When patrons visit targetchangeny.com, the first thing they see is an embedded YouTube video (video attached to this story).
The video is set on a red, white and black background similar to Target’s corporate colors and it begins like any other advertisement for the store-that is, until you start reading the text. “Do You Love Target?” reads the first sentence. “Do You Love Low Wages? Do You Love Disrespect? Do You Love Discrimination? Expects More. Pays Less.”
United Food and Commercial Workers (UFCW) Union Local 1500 is organizing its first union campaign in a Target store, and its goal is to sign up 5,000 employees in New York City. Target has been resistant to unionization efforts and has been passing out anti-union fliers around New York. The word is out that there have been threats against those attempting to organize, particularly in the Long Island neighborhood of Valley Stream.
In an emailed statement, a Target representative claimed there was no need for a union. He said, “Our emphasis is on creating a workplace environment where our team members don’t want or need union representation.
Target works to create an environment of mutual trust between Target and our team members, an environment that promotes listening, responding to concerns of team members and always giving honest feedback. Target believes in solving issues and concerns by working together with the help and input of all team members.”
The retail giant has also hired the law firm Jackson Lewis LLP, to play a major role in its anti-union campaign. Jackson Lewis published a book in 1997 entitled, “Winning NLRB Elections: Avoiding Unionization Through Preventative Employee Relations Programs,” a 253-page volume that details how to “maintain a union-free workplace.”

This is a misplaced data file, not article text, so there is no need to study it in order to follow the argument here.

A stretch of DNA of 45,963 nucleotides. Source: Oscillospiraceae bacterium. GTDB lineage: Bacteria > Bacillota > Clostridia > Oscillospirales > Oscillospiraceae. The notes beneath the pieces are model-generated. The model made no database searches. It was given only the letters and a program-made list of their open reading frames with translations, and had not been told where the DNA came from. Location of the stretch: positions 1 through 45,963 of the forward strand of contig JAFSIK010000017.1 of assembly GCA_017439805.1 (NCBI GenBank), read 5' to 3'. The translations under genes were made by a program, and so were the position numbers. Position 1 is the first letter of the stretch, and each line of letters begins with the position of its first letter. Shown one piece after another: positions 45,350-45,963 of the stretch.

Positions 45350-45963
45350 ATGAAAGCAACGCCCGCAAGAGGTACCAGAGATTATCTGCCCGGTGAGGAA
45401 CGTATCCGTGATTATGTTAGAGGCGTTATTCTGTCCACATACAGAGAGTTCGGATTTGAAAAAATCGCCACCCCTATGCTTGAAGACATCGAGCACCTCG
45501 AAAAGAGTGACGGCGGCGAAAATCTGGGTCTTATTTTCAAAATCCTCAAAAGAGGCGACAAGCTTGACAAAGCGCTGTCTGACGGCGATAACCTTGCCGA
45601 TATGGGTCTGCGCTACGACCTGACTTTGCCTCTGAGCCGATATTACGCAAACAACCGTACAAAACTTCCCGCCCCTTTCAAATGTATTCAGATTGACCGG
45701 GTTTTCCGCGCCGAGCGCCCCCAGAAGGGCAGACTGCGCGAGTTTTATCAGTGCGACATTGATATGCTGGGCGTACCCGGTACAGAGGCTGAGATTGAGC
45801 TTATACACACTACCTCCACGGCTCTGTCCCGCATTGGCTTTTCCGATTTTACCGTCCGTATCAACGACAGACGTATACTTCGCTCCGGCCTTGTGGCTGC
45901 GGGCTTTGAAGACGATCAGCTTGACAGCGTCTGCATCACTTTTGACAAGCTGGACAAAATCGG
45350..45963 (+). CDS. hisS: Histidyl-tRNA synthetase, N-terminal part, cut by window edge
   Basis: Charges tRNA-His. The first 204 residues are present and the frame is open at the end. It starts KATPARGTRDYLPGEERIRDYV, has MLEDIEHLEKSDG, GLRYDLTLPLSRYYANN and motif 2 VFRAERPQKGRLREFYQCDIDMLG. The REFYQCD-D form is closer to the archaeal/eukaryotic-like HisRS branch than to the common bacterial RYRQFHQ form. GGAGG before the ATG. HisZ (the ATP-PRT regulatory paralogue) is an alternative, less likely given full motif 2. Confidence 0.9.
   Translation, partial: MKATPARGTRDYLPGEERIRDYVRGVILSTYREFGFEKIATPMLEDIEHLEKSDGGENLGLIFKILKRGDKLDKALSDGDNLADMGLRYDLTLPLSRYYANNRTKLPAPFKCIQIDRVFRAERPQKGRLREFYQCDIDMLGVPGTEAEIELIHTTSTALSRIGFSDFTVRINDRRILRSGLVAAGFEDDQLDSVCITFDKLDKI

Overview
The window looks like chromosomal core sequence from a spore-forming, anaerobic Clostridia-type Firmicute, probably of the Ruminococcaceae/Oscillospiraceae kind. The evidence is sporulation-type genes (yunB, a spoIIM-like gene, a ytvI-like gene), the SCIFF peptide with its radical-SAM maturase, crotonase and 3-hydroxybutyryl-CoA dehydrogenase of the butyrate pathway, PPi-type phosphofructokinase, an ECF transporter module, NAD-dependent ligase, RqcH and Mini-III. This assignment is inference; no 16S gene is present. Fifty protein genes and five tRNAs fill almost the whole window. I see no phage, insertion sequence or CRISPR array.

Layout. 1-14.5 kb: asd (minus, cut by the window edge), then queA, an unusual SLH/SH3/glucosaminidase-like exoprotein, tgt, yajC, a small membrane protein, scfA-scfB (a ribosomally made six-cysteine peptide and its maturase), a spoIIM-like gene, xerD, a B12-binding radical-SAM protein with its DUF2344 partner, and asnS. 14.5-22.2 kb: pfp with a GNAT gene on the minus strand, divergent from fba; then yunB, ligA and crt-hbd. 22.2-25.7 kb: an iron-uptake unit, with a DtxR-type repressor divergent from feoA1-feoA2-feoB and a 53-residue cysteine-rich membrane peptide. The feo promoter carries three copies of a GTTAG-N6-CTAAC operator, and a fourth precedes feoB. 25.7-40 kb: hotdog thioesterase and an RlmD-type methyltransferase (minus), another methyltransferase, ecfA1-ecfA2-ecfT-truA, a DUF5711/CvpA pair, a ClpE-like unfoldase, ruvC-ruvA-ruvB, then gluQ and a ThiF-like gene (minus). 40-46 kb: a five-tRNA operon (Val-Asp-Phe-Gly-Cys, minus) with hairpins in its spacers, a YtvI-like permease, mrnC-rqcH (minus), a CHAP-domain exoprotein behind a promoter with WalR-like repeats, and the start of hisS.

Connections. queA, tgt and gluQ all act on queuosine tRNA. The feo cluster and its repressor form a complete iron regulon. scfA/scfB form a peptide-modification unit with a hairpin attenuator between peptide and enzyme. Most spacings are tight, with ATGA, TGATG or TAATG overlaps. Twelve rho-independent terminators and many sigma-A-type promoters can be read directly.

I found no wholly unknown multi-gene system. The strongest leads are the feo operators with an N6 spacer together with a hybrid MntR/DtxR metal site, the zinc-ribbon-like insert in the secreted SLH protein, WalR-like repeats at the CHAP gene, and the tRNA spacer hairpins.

The statement from Target continued, “We annually conduct research to see how all elements of our pay and benefits program compare based on industry, location and size, and we place a priority on ensuring that our compensation and benefits align with or exceed the retail and other service industry companies in that specific market.”
With corporate anti-union sentiment growing in many parts of the country, organizing a labor union could be considered a particularly difficult undertaking. However, that hasn’t stopped Target Change and its advocates from letting their voices be heard. According to the campaign’s website, the abovementioned ad was supposed to play on a video screen in Times Square but was banned by CBS.
UFCW Local 1500 explained the incident in detail on its blog. “The rejection of the advertisement is especially questionable since it was a representative of CBS who initially contacted the union and suggested using the CBS ‘Super Screen’ located in Times Square,” read the blog post.
“The aisles at Target and the halls of CBS both stink tonight with the smell of censorship,” said UFCW Local 1500 Spokesperson Pat Purcell. “This action by CBS indirectly produces the same result that Target stores directly seek as workers from around the New York area mobilize for change: [to] silence the workers’ voice.”
While much of the local and national reporting on this story has focused on the Tri-State area, the “Target Change” movement is getting support from around the country.
“I worked at a [Target in] D.C.,” said Mark Joseph Peek of Albany, N.Y., on the campaign’s Facebook page. “And when I even just slightly mentioned the word union, I was put on corrective action for ‘inciting dissent.’”
Dawn O’Neil Camilleri is rallying behind the “Target Change” movement as well. “Don’t give up the fight!” he posted on Facebook. “[I’ve been] a Local 1500 worker for 20-plus years. Without them, my job would probably pay $10 an hour. Instead, I make a living that supports a family and pays the mortgage.”